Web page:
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Title: The Use of High-Resolution Sounding Data to Evaluate and Optimize Nonlocal PBL Schemes for Simulating the Slightly Stable Upper Convective Boundary Layer

Since the 1950s, a countergradient flux term has been added to some K-profile-based first-order PBL schemes, allowing them to simulate the slightly statically stable upper part of the convective boundary layer (CBL) observed in a limited number of aircraft soundings. There is, however, substantial uncertainty in inferring detailed CBL structure, particularly the level of neutral stability (zn), from such a limited number of soundings. In this study, composite profiles of potential temperature are derived from multiyear early afternoon radiosonde data over Beijing, China. The CBLs become slightly stable above zn ~ 0.31–0.33zi, where zi is the CBL depth. These composite profiles are used to evaluate two K-profile PBL schemes, the Yonsei University (YSU) and Shin–Hong (SH) schemes, and to optimize the latter through parameter calibration. In one-dimensional simulations using the WRF Model, YSU simulates a stable CBL above zn ~ 0.24zi, while default SH simulates a thick superadiabatic lower CBL with zn ~ 0.45zi. Experiments with the analytic solution of a K-profile PBL model show that adjusting the countergradient flux profile leads to significant changes in the thermal structure of CBL, informing the calibration of SH. The SH scheme replaces the countergradient heat flux term in its predecessor YSU scheme with a three-layer nonlocal heating profile, with fnl specifying the peak value and z*SL specifying the height of this peak value. Increasing fnl to 1.1 lowers zn, but to too low a value, while simultaneously increasing z*SL to 0.4 leads to a more appropriate zn ~ 0.36zi. The calibrated SH scheme performs better than YSU and default SH for real CBLs.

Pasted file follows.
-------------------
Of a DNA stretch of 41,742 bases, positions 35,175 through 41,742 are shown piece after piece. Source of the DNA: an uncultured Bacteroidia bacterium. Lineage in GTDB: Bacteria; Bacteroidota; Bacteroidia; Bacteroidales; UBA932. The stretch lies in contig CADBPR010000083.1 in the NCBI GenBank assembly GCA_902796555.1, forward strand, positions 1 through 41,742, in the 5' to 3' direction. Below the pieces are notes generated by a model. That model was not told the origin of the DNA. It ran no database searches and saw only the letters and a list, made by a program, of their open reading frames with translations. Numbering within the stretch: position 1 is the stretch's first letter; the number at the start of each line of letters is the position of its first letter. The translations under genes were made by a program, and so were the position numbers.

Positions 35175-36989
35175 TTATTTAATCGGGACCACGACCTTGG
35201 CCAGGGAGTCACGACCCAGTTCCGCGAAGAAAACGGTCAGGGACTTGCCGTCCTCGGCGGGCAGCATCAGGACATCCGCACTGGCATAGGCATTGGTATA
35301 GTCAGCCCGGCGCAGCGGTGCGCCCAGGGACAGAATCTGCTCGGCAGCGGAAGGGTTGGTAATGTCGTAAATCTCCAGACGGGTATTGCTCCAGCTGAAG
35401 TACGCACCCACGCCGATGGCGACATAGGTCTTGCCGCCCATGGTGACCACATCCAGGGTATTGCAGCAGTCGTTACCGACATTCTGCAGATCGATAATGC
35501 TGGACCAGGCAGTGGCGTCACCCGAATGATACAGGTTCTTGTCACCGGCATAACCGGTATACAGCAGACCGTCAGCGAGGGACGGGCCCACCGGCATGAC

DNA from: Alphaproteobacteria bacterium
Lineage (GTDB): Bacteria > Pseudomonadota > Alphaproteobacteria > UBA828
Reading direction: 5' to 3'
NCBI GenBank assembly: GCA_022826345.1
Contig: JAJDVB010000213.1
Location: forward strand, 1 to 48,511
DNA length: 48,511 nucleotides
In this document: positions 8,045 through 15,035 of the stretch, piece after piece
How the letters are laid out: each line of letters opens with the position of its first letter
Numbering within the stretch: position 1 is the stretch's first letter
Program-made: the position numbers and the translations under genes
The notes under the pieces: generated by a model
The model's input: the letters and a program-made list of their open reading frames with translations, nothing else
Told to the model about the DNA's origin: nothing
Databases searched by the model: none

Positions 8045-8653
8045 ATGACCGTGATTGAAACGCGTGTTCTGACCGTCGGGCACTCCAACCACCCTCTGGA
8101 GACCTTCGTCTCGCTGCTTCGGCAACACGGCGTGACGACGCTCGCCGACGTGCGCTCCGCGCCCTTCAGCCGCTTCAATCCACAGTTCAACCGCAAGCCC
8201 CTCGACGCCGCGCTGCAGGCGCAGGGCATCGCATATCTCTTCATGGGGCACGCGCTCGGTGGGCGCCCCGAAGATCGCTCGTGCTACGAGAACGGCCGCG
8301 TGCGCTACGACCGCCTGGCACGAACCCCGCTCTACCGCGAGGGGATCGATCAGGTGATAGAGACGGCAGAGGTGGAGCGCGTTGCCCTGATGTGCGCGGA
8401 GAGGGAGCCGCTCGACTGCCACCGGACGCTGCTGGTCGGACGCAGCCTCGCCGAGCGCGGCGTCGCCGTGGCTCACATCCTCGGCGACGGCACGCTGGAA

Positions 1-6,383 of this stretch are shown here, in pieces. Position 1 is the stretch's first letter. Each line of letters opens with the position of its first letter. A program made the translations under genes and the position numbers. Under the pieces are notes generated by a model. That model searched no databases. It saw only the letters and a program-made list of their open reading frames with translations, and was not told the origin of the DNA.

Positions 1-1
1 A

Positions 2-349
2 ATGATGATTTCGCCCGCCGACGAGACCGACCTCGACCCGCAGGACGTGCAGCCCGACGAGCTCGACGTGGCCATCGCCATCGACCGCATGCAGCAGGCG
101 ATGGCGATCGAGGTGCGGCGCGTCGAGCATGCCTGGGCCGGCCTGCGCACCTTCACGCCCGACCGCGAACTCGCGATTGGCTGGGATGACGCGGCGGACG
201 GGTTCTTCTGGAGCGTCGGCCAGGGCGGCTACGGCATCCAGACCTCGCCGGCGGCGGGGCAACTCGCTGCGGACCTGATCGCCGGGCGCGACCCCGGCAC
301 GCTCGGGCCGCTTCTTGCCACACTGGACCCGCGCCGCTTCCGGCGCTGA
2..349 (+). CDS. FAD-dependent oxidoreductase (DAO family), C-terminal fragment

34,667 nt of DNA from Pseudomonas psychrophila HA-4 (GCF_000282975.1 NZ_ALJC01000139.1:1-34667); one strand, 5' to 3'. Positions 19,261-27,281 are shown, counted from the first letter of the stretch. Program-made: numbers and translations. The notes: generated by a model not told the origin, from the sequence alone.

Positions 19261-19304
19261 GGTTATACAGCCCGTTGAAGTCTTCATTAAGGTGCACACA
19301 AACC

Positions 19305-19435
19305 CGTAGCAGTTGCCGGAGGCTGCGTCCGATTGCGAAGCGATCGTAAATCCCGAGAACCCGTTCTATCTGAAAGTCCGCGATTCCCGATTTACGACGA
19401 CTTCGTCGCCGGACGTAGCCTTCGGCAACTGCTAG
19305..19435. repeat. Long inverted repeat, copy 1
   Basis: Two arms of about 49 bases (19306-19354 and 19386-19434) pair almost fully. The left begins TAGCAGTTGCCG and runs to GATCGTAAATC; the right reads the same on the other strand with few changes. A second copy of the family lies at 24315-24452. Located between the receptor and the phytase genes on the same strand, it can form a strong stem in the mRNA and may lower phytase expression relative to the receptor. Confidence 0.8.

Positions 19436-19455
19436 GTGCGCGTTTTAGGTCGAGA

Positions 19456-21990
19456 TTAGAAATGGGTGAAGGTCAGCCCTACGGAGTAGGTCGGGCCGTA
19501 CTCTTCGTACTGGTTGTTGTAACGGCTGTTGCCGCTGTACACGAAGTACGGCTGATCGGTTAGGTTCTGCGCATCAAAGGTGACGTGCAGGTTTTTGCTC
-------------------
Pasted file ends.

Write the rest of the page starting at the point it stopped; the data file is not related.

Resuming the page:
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Author(s) / Creator(s):
 ;  ;  
Publisher / Repository:
American Meteorological Society
Date Published:
Journal Name:
Monthly Weather Review
Page Range / eLocation ID:
p. 3825-3841
Medium: X
Sponsoring Org:
National Science Foundation
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